Today, the legacy of Desiderius still has significance in Italy. His name in Italian--"Desiderio"--directly translates to "desire" in English. In the tragedy Adelchi , written by renowned Italian novelist and Poet Alessandro Manzoni in 1822, [6] Desiderius is portrayed as vain man, destroying his kingdom and legacy over his desire for power. His son Adelchi (also called Adalgis) is torn over his father's will and his desire for peace, and dies of starvation.

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Aistulf was the Duke of Friuli from 744, King of the Lombards from 749, and Duke of Spoleto from 751.

Anselm was the Lombard Duke of Friuli in the northeastern part of Lombard Italy,

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Ratchis Italian noble

Ratchis was the Duke of Friuli (739–744) and King of the Lombards (744–749).

Adalgis Associate king of the Lombards

Adalgis or Adelchis was an associate king of the Lombards from August 759, reigning with his father, Desiderius, until their deposition in June 774. His mother was Ansa. He is also remembered today as the hero of the play Adelchi (1822) by Alessandro Manzoni.

Arechis II of Benevento Duke Benevento

Arechis II was a Duke of Benevento, in Southern Italy. He sought to expand the Beneventos' influence into areas of Italy that were still under Byzantine control, but he also had to defend against Charlemagne, who had conquered northern Italy.

The Patrimony of Saint Peter originally designated the landed possessions and revenues of various kinds that belonged to the apostolic Holy See i.e. the "Church of Saint Peter" in Rome, by virtue of the apostolic see status as founded by Saint Peter, according to Catholic tradition. Until the middle of the 8th century this consisted wholly of private property, but the term was later applied to the States of the Church, and more particularly to the Duchy of Rome.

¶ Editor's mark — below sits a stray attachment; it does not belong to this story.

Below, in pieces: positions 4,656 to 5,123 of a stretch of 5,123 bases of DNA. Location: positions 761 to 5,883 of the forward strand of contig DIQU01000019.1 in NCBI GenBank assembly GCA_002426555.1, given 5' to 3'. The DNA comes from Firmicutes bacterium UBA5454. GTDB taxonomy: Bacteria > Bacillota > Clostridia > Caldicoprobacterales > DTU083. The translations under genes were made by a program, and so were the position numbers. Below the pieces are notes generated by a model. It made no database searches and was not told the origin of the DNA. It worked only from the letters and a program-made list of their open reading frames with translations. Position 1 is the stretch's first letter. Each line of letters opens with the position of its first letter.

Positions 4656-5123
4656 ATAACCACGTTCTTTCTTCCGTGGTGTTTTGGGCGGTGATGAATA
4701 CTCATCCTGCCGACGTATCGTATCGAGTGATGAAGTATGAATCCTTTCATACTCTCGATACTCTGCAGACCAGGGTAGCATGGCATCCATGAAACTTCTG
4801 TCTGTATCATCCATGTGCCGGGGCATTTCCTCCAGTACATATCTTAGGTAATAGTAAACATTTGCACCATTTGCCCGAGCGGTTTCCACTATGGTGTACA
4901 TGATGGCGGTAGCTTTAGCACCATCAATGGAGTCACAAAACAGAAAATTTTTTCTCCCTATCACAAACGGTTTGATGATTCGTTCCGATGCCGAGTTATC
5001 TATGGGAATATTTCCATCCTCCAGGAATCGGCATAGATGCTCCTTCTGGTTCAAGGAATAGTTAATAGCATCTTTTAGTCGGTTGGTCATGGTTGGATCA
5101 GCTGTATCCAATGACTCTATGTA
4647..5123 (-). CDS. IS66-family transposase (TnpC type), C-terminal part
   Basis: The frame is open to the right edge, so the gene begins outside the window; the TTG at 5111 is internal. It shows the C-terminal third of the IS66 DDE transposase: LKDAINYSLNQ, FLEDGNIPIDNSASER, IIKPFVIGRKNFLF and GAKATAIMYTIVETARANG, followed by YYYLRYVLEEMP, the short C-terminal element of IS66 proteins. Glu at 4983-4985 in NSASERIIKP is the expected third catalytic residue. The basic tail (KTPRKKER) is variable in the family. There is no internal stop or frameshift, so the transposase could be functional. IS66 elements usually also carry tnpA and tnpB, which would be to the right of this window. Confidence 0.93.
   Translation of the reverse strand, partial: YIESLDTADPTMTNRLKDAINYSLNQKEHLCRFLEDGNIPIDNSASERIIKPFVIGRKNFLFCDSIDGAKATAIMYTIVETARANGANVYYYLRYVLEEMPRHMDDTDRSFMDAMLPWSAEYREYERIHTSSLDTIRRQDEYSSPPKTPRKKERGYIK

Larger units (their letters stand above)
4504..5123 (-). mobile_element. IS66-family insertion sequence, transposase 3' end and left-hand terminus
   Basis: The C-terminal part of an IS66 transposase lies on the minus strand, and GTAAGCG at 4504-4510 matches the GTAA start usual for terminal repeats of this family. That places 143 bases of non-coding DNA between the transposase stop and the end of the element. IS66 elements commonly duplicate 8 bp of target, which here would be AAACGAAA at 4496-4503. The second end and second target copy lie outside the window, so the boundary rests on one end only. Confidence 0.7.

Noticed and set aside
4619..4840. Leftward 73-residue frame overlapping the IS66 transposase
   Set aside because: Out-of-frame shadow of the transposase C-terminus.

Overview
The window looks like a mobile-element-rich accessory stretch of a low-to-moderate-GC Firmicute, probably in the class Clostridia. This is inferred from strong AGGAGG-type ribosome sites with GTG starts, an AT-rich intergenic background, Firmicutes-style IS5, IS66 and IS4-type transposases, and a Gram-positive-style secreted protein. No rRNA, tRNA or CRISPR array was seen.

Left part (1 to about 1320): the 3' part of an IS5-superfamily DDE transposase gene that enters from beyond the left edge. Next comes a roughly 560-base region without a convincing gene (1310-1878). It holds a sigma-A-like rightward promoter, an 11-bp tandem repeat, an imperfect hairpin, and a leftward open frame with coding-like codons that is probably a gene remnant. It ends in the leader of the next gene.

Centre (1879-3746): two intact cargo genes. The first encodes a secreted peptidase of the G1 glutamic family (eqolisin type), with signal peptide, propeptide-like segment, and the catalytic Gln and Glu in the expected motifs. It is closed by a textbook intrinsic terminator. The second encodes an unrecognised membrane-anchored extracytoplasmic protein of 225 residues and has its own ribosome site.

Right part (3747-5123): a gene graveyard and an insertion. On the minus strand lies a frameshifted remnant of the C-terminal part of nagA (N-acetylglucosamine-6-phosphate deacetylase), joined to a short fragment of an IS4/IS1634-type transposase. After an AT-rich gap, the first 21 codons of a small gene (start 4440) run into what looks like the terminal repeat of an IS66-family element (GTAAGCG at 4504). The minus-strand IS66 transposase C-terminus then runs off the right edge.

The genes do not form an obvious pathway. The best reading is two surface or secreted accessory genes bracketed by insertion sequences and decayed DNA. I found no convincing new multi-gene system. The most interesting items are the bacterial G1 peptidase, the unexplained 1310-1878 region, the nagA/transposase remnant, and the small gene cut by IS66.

Grimoald III of Benevento Italian noble

Grimoald III was the Lombard Prince of Benevento from 788 until his own death. He was the second son of Arechis II and Adelperga. In 787, he and his elder brother Romoald were sent as hostages to Charlemagne who had descended the Italian peninsula as far as Salerno to receive the submission of Benevento. In return for peace, Arechis recognised Charlemagne's suzerainty and handed Grimoald over as a hostage.

Liutprand of Benevento

Liutprand was the duke of Benevento from the death of his father Gisulf II in 751 until his own deposition. He reigned under the regency of his mother, Scauniperga, who supported King Aistulf, until 756.

Alboin was the Lombard Duke of Spoleto from 757 to 758. He was chosen to be duke by the Spoletan nobility without the assent of the king.